Lt. Governor McKee takes action to improve the emergency response of utility companies

Lt. Gov. McKee

Today, Lt. Governor Daniel J. McKee announced his plans to resubmit the Utility Emergency Response Bill, legislation to improve the emergency preparedness and response of utility companies operating in Rhode Island.

Lt. Governor McKee, who serves as Chair of the Rhode Island Emergency Management Advisory Council, modeled the bill after the law that allowed Massachusetts to fine National Grid $750,000 last week [r20.rs6.net] for poor preparedness and a lack of communication with local communities during the brutal storm in late October 2017.

In the wake of the fines levied in Massachusetts and the Aquidneck Island gas outage, Lt. Governor McKee will reintroduce the Utility Emergency Response Bill this session with Representative Brian P. Kennedy and Senator Roger A. Picard as lead sponsors.

“Rhode Island desperately needs a concrete set of performance standards with corresponding penalties to hold utility companies accountable and protect families and small businesses in the case of an emergency,” said Lt. Governor McKee in a prepared statement. “The Utility Emergency Response Bill is a proven measure that delivers real results for consumers in nearby states. In Massachusetts, this legislation allowed the state to recover over $25 million in fines from utility companies for insufficient performance. It is time to hold utility companies to a higher standard in Rhode Island and ensure our ratepayers receive the benefits.”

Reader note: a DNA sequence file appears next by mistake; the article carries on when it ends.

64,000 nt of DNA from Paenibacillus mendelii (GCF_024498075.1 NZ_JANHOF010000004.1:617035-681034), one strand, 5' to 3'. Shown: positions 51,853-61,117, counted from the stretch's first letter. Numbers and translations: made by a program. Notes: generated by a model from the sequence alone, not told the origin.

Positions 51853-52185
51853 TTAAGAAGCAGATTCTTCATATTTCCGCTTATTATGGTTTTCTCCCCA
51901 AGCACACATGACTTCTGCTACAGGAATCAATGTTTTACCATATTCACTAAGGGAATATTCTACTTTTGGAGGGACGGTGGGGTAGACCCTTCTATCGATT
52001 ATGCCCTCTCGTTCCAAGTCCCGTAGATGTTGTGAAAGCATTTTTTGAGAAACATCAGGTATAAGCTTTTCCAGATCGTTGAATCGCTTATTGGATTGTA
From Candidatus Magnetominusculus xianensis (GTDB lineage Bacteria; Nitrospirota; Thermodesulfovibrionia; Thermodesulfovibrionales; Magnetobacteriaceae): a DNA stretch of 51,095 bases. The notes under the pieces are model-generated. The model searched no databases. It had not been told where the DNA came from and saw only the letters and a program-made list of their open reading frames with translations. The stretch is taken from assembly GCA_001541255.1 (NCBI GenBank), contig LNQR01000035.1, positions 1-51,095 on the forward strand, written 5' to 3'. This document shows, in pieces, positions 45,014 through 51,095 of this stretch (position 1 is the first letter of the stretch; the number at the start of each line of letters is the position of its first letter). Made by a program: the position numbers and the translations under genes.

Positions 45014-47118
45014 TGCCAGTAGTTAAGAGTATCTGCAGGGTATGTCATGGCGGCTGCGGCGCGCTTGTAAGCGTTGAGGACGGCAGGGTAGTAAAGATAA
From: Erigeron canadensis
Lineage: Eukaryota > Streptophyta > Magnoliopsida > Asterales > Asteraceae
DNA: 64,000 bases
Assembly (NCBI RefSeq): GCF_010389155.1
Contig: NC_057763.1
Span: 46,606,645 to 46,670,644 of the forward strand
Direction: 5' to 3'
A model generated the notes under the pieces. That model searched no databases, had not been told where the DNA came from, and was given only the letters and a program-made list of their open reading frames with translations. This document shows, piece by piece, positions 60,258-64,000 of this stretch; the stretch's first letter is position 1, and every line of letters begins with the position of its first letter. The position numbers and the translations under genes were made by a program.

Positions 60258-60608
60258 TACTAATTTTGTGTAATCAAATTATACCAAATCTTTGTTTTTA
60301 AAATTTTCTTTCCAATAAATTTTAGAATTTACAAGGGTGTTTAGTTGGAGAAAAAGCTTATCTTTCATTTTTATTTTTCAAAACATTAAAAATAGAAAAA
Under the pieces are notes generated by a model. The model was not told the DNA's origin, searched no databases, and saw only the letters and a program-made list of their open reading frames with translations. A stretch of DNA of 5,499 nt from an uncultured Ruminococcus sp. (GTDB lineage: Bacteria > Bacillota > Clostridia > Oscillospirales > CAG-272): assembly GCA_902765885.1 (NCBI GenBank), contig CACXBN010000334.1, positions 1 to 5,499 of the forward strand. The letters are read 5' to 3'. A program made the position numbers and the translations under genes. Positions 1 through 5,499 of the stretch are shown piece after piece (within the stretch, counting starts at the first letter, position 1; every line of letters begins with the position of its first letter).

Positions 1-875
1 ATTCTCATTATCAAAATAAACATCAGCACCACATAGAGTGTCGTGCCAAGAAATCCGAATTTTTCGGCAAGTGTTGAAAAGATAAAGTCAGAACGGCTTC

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The Bit Players

The legislation includes five main provisions:

Setting performance standards: The Division of Public Utilities & Carriers (DPUC) will establish performance standards for acceptable emergency preparation and response for investor-owned utility companies. Failure to meet the standards will result in penalties of up to $100,000 daily per violation.

Requiring emergency response plans: Utility companies will be required to submit annual emergency response plans to the DPUC. Failure to file will result in a fine of $500 per day. If the utility company fails to follow the emergency response plan, the company may not recover its storm-associated costs by charging the ratepayers.

Crediting fines back to ratepayers: All fines paid by utility companies for violating this legislation will be credited back to Rhode Island ratepayers.

Designating a state liaison: Investor-owned utility companies must designate an employee to be present at the Rhode Island Emergency Management Agency when the State Emergency Operations Center is activated.

Designating community liaisons: Investor-owned utility companies must designate an employee to serve as a community liaison for each municipality. Each community liaison will provide cities and towns with at least 3 outage reports per day.

Lt. Governor McKee also plans to reintroduce his Utility Customer Service Bill, legislation that requires public utilities to provide prompt and adequate customer service to small businesses and residential ratepayers including: Timely installations; status updates on project wait times and itemized bills and written estimates for any installation or construction. A violation of this legislation results in a $10,000 fine to the utility company.

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